BERG expands research collaboration with Department of Defense and Walter Reed National Military Medical Center to advance precision medicine for breast cancer patients.
BERG, a biopharmaceutical company uncovering health solutions through a data-driven, biological research approach, announced that it has entered into a Cooperative Research and Development Agreement (CRADA) with partners of the Department of Defense’s Clinical Breast Care Project (CBCP) including Walter Reed National Military Medical Center, The Windber Research Institute and The Henry Jackson Foundation for the Advancement of Military Medicine (HJF), to advance breast cancer research and develop personalized treatment strategies for breast cancer patients.
The agreement expands BERG’s relationship with Department of Defense (DoD) research initiatives; the company formed a research collaboration in prostate cancer in late 2013 with Center for Prostate Disease Research (CPDR) at Walter Reed National Military Medical Center. The ongoing project has advanced novel biomarkers for diagnoses of prostate cancer into prospective clinical trials following validation in retrospective cohorts.
“I am pleased by the progress we have made since 2013 in partnering with the Department of Defense on prostate cancer research and drug development,” said Niven R. Narain, co-founder, president and CEO of BERG. “This new expansion of our collaboration will aid us in developing personalized breast cancer treatment strategies for both civilians and the U.S. Armed Forces.”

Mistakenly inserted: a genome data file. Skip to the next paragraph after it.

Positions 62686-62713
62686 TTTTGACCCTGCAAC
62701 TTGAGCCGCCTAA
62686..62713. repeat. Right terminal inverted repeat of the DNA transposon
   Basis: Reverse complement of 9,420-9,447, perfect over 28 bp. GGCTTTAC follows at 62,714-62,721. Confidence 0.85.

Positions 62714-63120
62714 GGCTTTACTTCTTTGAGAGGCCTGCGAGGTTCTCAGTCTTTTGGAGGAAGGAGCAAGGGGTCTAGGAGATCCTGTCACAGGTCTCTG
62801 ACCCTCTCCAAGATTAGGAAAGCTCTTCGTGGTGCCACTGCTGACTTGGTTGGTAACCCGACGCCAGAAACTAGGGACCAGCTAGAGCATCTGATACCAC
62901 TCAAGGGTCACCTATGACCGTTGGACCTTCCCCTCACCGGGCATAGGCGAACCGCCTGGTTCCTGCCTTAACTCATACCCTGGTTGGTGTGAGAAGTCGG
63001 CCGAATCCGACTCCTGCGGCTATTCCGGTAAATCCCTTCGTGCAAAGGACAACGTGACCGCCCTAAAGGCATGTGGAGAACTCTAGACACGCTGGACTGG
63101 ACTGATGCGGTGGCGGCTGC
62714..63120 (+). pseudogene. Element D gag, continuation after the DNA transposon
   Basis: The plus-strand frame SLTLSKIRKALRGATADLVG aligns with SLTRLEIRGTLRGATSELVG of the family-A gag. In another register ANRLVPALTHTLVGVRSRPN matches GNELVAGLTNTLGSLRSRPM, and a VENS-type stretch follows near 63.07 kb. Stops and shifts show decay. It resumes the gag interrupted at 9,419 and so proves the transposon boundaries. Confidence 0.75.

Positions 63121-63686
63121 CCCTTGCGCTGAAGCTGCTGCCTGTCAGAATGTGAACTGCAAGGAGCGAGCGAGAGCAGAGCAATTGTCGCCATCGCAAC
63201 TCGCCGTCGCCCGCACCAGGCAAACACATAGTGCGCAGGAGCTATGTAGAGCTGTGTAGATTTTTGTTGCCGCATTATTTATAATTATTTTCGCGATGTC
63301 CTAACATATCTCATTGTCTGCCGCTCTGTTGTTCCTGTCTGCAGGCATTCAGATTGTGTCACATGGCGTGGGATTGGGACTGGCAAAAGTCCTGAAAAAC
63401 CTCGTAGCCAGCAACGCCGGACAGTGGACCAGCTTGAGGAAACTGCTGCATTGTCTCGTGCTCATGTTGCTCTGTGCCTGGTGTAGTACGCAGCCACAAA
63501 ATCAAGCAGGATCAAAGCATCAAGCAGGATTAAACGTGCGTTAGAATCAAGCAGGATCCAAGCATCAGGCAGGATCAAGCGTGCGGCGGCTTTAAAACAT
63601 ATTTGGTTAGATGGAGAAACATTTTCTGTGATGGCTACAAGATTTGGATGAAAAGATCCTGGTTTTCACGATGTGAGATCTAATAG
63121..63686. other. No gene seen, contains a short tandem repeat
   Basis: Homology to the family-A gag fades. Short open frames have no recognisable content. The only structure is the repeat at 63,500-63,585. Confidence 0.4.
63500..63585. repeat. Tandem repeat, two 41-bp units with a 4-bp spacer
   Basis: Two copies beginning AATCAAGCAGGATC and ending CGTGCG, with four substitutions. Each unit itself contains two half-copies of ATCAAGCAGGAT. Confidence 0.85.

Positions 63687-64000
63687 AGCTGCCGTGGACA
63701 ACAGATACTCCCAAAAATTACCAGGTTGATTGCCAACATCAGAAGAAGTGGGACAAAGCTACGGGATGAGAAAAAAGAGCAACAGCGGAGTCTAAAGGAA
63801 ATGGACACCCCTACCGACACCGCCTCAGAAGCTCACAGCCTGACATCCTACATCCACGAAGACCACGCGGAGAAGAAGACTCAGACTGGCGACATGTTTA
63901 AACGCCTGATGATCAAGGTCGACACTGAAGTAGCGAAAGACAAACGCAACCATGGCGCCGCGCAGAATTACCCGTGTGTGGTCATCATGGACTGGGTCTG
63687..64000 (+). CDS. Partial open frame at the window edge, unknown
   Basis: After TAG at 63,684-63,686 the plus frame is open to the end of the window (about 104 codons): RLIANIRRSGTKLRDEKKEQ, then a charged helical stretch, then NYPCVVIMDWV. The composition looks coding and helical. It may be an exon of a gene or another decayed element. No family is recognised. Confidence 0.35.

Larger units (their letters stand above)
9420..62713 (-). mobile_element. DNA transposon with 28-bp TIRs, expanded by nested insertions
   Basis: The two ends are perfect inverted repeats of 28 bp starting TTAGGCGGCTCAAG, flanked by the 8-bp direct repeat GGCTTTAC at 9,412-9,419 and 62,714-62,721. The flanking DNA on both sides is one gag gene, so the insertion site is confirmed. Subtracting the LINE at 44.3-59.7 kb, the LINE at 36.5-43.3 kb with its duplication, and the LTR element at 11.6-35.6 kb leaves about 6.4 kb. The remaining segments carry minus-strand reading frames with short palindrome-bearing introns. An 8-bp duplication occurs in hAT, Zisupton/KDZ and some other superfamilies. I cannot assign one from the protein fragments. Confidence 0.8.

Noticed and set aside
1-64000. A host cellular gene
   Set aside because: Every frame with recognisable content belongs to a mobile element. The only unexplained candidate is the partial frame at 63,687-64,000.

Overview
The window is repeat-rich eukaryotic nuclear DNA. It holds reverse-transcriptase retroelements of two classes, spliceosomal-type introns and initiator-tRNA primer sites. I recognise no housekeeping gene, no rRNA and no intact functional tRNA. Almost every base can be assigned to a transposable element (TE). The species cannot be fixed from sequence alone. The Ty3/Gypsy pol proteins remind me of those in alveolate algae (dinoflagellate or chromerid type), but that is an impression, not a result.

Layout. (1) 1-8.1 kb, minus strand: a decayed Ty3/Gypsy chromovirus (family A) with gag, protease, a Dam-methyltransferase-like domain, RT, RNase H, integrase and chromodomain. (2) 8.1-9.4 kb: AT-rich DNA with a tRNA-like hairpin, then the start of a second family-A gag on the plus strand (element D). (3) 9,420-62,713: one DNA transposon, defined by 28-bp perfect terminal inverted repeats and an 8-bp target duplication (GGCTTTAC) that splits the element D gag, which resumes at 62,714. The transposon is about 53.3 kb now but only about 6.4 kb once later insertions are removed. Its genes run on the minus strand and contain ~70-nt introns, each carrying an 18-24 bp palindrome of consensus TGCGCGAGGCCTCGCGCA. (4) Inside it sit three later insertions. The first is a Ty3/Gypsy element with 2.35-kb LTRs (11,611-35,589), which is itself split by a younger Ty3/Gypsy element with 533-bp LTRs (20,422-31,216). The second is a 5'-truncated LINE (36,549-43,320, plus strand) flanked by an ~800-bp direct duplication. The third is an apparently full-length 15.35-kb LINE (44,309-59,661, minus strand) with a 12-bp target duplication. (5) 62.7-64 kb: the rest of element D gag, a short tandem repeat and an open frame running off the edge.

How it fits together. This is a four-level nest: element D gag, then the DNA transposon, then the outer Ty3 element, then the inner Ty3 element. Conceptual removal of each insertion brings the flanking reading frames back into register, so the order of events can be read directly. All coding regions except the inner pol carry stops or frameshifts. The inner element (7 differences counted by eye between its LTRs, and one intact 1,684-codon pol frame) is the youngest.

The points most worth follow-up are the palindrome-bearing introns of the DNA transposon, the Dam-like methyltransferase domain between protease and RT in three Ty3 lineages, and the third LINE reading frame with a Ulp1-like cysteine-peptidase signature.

BERG will utilize its artificial intelligence-based Interrogative Biology® platform to analyze CBCP’s expansive bank of serum and tissue samples of several different breast cancer subtypes. In a true precision medicine approach, BERG’s technology will seek out molecular signatures to help understand the disease and advise on new treatment strategies based on patient biology and disease outcomes. BERG’s multi-omics approach and proprietary technology will identify molecular phenotypes capable of predicting tumor behavior, including response to conventional therapies, and will start the process of identifying novel mechanistic targets for therapeutic intervention. Colonel Craig D. Shriver, MD, the CBCP Principal Investigator and Director of Walter Reed Bethesda’s John P. Murtha Cancer Center.
The ambitious breast cancer research collaboration comes at a crucial time for both civilians and U.S. Armed Forces personnel: each year, 230,815 women in the United States are diagnosed with breast cancer and find themselves in need of new, personalized and more effective approaches to treatment (SOURCE: CDC.gov). Breast cancer accounts for the highest number of cancer deaths among women under 40 and, as such, potentially affects active duty women as well.
Breast cancer is a curable disease if it is detected early, and early detection is related to survivorship, cost of treatment and quality of life for the affected woman. With the increasing percentage of female active duty service members in the U.S Armed Forces, advances in treatment for breast cancer would potentially benefit them as well.
“The BERG approach represents a significant departure from the way we conduct drug development today and most likely is the way we will conduct development in the future. I am looking forward to seeing the outcome of this collaboration,” stated Linda Vahdat MD, MBA Professor of Medicine and Director of the Breast Cancer Research Program at Weill Cornell Medicine, New York.
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Filed Under: Drug Discovery